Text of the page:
Exhibition Dates: January 15 – July 6, 2003
Exhibition Location: The Helen and Milton A. Kimmelman Gallery
Press preview: Monday, January 13, 10:00 a.m. - noon
More than 70 works—drawn extensively from 204 prints donated to the Museum by Reba and Dave Williams in 1999—will be on view at The Metropolitan Museum of Art from January 15 through May 4, 2003.
African-American Artists, 1929–1945: Prints, Drawings, and Paintings in The Metropolitan Museum of Art will feature a variety of print media including intaglio, lithography, woodcut and wood engraving, and screen printing (serigraph), as well as a smaller selection of paintings and watercolors, also from the Museum's collection. The exhibition focuses on aspects of daily life for African Americans from the Depression through World War II.
The exhibition is made possible by The Fletcher Foundation and Fletcher Asset Management, Inc.
Additional support has been provided by Jane and Robert Carroll.
African-American Artists, 1929–1945: Prints, Drawings, and Paintings in
The Metropolitan Museum of Art will feature the work of such artists as Robert Blackburn, Elizabeth Catlett, William H. Johnson, Raymond Steth, and Dox Thrash, for whom printmaking served as a primary creative outlet.
Paintings and watercolors by Jacob Lawrence, Joseph Delaney, Lois Mailou Jones, Horace Pippin, Romare Bearden, Samuel Joseph Brown, Palmer Hayden, and Bill Traylor supplement the selection of prints.
The exhibition will highlight the Metropolitan's holdings of African-American art made between 1929 and 1945, when new opportunities (under the WPA) led to technical innovations in printmaking and a resurgence of artistic production. The installation will explore eight central themes: Cultural Identity and Heritage, Faces (portraits), the South, the North, Religion, Labor, Recreation, and War (World War II). Pictures of home, work, and leisure activities convey the artists' dreams, aspirations, and perseverance in the face of economic and social realities, while others explore images related to their ethnic cultural heritage.
This will be the first exhibition at the Metropolitan Museum in recent years to focus attention on the accomplishments of 20th-century African-American artists. It will also offer an opportunity to display a substantial number of acquisitions that have not been exhibited previously at the Metropolitan.
The exhibition is organized by Lisa M. Messinger, Associate Curator, Department of Modern Art, in consultation with William S. Lieberman, Jacques and Natasha Gelman Chairman, Department of Modern Art. The exhibition design is by Michael Langley, Exhibition Designer, with graphic design by Barbara Weiss, Graphic Designer, and lighting by Zack Zanolli, Lighting Designer, all of the Museum's Design Department.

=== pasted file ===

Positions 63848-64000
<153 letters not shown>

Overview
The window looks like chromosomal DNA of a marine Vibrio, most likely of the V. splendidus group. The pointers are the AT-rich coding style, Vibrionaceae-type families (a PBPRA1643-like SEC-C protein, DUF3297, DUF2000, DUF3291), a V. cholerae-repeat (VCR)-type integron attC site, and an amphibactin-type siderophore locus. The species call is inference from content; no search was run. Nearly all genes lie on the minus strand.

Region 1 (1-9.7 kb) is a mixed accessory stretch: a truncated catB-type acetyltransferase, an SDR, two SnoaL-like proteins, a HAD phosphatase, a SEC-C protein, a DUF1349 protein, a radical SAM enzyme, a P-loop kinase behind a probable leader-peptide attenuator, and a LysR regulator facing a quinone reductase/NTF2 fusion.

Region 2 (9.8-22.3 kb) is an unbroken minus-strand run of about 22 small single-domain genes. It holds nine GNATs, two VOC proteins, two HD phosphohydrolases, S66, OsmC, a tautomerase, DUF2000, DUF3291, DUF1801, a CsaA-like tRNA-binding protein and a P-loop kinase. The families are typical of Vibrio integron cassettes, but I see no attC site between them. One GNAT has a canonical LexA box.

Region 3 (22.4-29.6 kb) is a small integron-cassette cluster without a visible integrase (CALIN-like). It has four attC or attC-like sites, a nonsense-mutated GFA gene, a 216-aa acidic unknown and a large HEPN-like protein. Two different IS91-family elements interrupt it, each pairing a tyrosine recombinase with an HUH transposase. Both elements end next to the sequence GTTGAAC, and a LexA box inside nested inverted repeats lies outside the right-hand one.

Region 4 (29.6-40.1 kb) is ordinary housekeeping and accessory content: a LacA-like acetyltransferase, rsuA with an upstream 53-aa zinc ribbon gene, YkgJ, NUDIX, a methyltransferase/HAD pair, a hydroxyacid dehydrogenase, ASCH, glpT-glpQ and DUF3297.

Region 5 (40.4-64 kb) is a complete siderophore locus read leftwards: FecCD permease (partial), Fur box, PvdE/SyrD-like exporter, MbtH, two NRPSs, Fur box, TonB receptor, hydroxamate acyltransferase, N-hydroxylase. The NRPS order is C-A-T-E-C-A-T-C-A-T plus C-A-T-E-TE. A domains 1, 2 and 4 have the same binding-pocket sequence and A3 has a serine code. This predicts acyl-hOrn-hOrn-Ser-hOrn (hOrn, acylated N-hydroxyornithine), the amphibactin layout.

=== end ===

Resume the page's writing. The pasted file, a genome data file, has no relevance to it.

A catalogue published by The Metropolitan Museum of Art will feature 50 works from the exhibition and contain an introductory essay by Ms. Messinger, an essay on printmaking during the WPA by Rachel Mustalish, Associate Conservator, and
an explanatory text on each work by Lisa Gail Collins, assistant professor at Vassar College. It will be available in the Museum's book shop in a paperback edition for $14.95.
The Metropolitan Museum will offer a variety of educational programs in conjunction with African-American Artists, 1929–1945: Prints, Drawings, and Paintings in The Metropolitan Museum of Art. On Sunday, February 9, at 3:00 p.m., Associate Curator Lisa Messinger will provide the curator's perspective of the works on view. Richard J. Powell, professor, Department of Art and Art History, Duke University, will deliver the lecture "Pride, Assimilation, and Dreams: African-American Images in the 1930s and 1940s" on Sunday, March 23, at 3:00 p.m. These programs will take place in the Museum's Grace Rainey Rogers Auditorium and are free with Museum admission. On Friday, March 28, at 6:00 p.m., Amalia Amaki, assistant professor, Black American Studies and The Center for American Material Culture, University of Delaware, will discuss "African-American Images and the Politics of Pretty" in the Museum's Uris Center Auditorium. Also in the Uris Auditorium, Dennis C. Dickerson, professor, History Department, Vanderbilt University, will speak on "Work, Worship, and War:
African Americans in the 'Promised Land'" on Friday, April 11, at 6:00 p.m.
Poetry readings, films, musical performances, and programs for students, families, and workplaces will also be offered. For more information, the public may call the Museum's Education Department at (212) 570-3756.
An Audio Guide of the exhibition, narrated by actress Cicely Tyson, will be available; the fee for rentals will be $5.00 for members of the Museum, $6.00 for non-members, and $4.00 for children under 12.
The Audio Guide program is sponsored by Bloomberg.